And opcodes are basically machine code that the cpu interprets as instructions on what the program does
Yes. Opcodes are low level instructions, i.e. one or more bytes defining what the CPU need to do. They are often followed by operands.
Quote:
and the cpu directs those instructions to the appropriate location on the data path...(I think)
It is unclear what you mean here.

Back to your original question, system calls are basically special library functions that when called do temporarily switch a process thread from userland mode to kernel mode. Each system call perform a specific operation and when done, returns a status and possibly data to the caller.
 
Old 10-30-2016, 03:45 AM   #9
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Thanks for your response jlliagre I actually understand what system calls are/do (kind of a misleading title now that I think of it), but you made my understanding a little more clear anyhow.. But im actually trying to understand the exact steps of how all this occurs. Like a detailed 123 steps here's what happens when a program needs something.

Last edited by linux4evr5581; 10-30-2016 at 03:48 AM.
 
Old 10-30-2016, 03:51 AM   #10
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opcode "is the portion of a machine language instruction that specifies the operation to be performed. Beside the opcode itself, most instructions also specify the data they will process, in the form of operands."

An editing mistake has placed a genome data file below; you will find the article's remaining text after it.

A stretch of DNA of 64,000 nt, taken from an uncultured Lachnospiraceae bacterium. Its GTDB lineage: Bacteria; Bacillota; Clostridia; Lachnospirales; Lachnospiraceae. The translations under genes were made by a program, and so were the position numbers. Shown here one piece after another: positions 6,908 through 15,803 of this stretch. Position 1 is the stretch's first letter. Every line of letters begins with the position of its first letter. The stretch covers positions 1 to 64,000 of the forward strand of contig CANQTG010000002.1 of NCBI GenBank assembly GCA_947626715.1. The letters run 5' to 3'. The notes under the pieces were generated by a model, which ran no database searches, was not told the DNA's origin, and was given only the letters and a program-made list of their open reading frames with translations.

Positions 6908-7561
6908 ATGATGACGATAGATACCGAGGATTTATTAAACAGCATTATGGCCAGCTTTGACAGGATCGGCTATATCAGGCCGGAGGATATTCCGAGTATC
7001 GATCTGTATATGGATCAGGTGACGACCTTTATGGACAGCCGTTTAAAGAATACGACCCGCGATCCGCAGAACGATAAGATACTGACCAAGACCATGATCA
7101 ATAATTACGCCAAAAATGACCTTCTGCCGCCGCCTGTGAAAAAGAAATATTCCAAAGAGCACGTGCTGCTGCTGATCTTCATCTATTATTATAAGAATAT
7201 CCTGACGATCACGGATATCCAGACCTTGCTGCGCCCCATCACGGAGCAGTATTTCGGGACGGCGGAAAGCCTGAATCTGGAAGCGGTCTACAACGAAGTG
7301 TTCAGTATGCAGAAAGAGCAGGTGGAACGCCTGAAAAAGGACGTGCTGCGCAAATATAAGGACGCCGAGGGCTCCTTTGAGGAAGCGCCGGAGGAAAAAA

A pgm/code can do 'user mode' code=instructions, but not I/O etc 'privileged' instructions. A syscall(2) uses the INT 'opcode' to get the kernel to handle the privileged action. Here's something I found that does a good job of explaining "Interrupts and System Calls", on page 4.
http://www.cs.kun.nl/J.Hooman/DES/LinuxBasics.pdf
Much deeper details here: http://users.cms.caltech.edu/~donnie...CS124Lec14.pdf

Look into ltrace/strace. You 'could' write an assembly-language (machine code) pgm that does the same as the user-mode syscall(2), including the INT instruction! But 'library' functions make it easier.
For example, a Java/... 'draw button' calls a Java lib fcn, which may call some graphics lib fcns, which would make lots of calls to another layer of lib fcns, which would make lots of write syscalls to the kernel, for the kernel to pass on to the video driver, to do the actual hwd Output instructions to the video card, to put it loosely... You'd have to write/do many thousands of machine/assembly instructions, without all the 'library functions'.
It's all "user mode", until the syscall does the INT, to get the kernel to do the desired privileged function (I/O cpu instructions). The mode transition is where the write(2)(...pixels...) does an INT, which the kernel catches, and passes the (...pixels...) args to write fcn *INside the kernel code*, which calls the driver code, which does the I/O instructions.

Whew... Now lets hear a 'guru' explain it much better Oh, we did, while I was trying to ramble/mumble all this!

Last edited by Jjanel; 10-30-2016 at 04:03 AM.
 
Old 10-30-2016, 04:19 AM   #11
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Quote:
Originally Posted by Jjanel View Post
opcode "is the portion of a machine language instruction that specifies the operation to be performed. Beside the opcode itself, most instructions also specify the data they will process, in the form of operands."

A pgm/code can do 'user mode' code=instructions, but not I/O etc 'privileged' instructions. A syscall(2) uses the INT 'opcode' to get the kernel to handle the privileged action. Here's something I found that does a good job of explaining "Interrupts and System Calls", on page 4.